Lisa Summe

Selfie in the Boys’ Department

It’s awkward. Me, a grown woman,
flipping quickly through the boys’
shirts at Gap Kids, fearing any interaction

with any employee, like the blonde woman
behind the counter whose hair is pulled back
in a tight bun, who I imagine is uncomfortably aware,

upon close inspection, that I am not a kid, not a boy,
though definitely too young and/or dykish
to be shopping for my own sons, which is all true,

because in some ways, I am the child,
the little boy I resemble, unable to commit,
even to taking this green plaid shirt

or that navy blazer into the dressing room,
fearing the way my hips and boobs
will inevitably stretch the fabric in places I wish

were smaller, how my tiny waist will fail
to fill out the rest of the shirt, the emptiness
so much deeper than the 50/50 cotton blend

that I will not, unfortunately, stagger awkwardly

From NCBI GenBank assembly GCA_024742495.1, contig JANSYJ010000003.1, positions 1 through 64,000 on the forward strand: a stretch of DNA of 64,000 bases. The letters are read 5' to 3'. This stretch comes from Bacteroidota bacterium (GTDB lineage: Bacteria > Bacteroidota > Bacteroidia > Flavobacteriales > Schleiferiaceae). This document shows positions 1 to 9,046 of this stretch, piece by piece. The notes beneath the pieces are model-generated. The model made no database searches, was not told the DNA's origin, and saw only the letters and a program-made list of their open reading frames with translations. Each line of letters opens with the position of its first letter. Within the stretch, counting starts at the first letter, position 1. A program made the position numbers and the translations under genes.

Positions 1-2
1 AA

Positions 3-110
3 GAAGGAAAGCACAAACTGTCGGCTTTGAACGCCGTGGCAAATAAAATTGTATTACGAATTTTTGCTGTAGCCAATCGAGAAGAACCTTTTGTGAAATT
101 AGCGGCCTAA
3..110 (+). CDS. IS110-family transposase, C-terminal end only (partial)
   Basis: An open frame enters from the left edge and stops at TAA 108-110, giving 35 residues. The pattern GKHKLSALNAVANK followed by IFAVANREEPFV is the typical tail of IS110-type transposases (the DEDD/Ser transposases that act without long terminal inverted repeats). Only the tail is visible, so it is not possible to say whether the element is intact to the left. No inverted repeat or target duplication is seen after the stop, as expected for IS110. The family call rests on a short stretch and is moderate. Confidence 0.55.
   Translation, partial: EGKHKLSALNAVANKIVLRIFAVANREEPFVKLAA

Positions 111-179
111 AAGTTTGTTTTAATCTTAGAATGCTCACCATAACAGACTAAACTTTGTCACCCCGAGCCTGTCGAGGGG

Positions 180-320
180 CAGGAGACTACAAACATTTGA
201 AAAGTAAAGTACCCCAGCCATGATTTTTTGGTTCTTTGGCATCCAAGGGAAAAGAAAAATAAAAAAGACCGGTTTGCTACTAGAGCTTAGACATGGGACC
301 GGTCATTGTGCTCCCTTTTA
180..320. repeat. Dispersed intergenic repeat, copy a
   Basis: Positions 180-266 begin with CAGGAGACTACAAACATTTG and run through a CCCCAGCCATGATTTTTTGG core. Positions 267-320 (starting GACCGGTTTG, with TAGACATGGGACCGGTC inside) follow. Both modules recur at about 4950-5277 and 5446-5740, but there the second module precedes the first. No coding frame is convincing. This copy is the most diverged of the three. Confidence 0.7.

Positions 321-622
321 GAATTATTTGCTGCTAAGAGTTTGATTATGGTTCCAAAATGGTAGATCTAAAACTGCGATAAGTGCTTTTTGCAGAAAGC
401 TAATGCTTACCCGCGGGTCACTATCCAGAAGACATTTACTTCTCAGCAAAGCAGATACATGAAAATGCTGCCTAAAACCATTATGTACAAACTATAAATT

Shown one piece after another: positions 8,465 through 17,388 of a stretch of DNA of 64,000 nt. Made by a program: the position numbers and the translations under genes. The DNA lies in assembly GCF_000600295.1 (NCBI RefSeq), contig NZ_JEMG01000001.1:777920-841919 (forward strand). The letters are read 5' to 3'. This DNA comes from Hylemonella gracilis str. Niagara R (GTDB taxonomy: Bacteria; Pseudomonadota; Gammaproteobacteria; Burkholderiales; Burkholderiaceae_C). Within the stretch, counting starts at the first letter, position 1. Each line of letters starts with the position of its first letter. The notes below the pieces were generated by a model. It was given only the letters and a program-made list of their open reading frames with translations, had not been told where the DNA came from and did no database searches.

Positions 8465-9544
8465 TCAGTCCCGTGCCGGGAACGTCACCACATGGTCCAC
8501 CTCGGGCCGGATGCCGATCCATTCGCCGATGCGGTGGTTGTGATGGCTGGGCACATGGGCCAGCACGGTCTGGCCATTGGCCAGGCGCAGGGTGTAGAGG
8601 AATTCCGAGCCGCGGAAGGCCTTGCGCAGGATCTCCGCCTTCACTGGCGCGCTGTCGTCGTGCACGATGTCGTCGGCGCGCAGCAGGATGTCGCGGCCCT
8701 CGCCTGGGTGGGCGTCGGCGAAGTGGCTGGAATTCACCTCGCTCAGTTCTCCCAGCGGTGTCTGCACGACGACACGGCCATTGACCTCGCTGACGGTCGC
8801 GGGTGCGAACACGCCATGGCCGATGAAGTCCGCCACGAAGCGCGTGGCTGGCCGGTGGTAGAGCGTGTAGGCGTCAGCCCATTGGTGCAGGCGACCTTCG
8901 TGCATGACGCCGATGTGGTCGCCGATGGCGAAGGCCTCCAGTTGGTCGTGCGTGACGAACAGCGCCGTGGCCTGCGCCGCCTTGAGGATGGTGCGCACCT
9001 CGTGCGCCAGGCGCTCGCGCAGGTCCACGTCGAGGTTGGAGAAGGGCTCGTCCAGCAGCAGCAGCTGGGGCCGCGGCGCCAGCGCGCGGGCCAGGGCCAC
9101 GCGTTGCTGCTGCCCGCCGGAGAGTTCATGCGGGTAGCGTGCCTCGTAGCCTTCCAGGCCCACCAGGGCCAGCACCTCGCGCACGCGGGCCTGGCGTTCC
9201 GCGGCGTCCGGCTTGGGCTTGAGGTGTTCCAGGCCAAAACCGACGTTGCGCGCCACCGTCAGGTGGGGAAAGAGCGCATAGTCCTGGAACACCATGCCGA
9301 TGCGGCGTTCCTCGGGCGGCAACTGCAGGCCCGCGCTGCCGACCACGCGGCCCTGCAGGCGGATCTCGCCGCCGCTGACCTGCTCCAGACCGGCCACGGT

up to the register to purchase,
take home with me and immediately Google

various ways to shrink clothing,
iron crisp the collar once my dryer shenanigans
have failed. Instead, my bow ties will hang

side by side in the darkness
across the back bar of my closet, little stars
set against nothing, no sky to be noticed in,

nothing else for me to wish for.

Lisa Summe was born and raised in Cincinnati, OH and is a graduate of Virginia Tech’s MFA program. Her work has appeared in Waxing, Tinderbox Poetry Journal, Smartish Pace, and Lambda Literary, among others. She currently lives in Pittsburgh, PA. You can find her at your local vegan bakery or at

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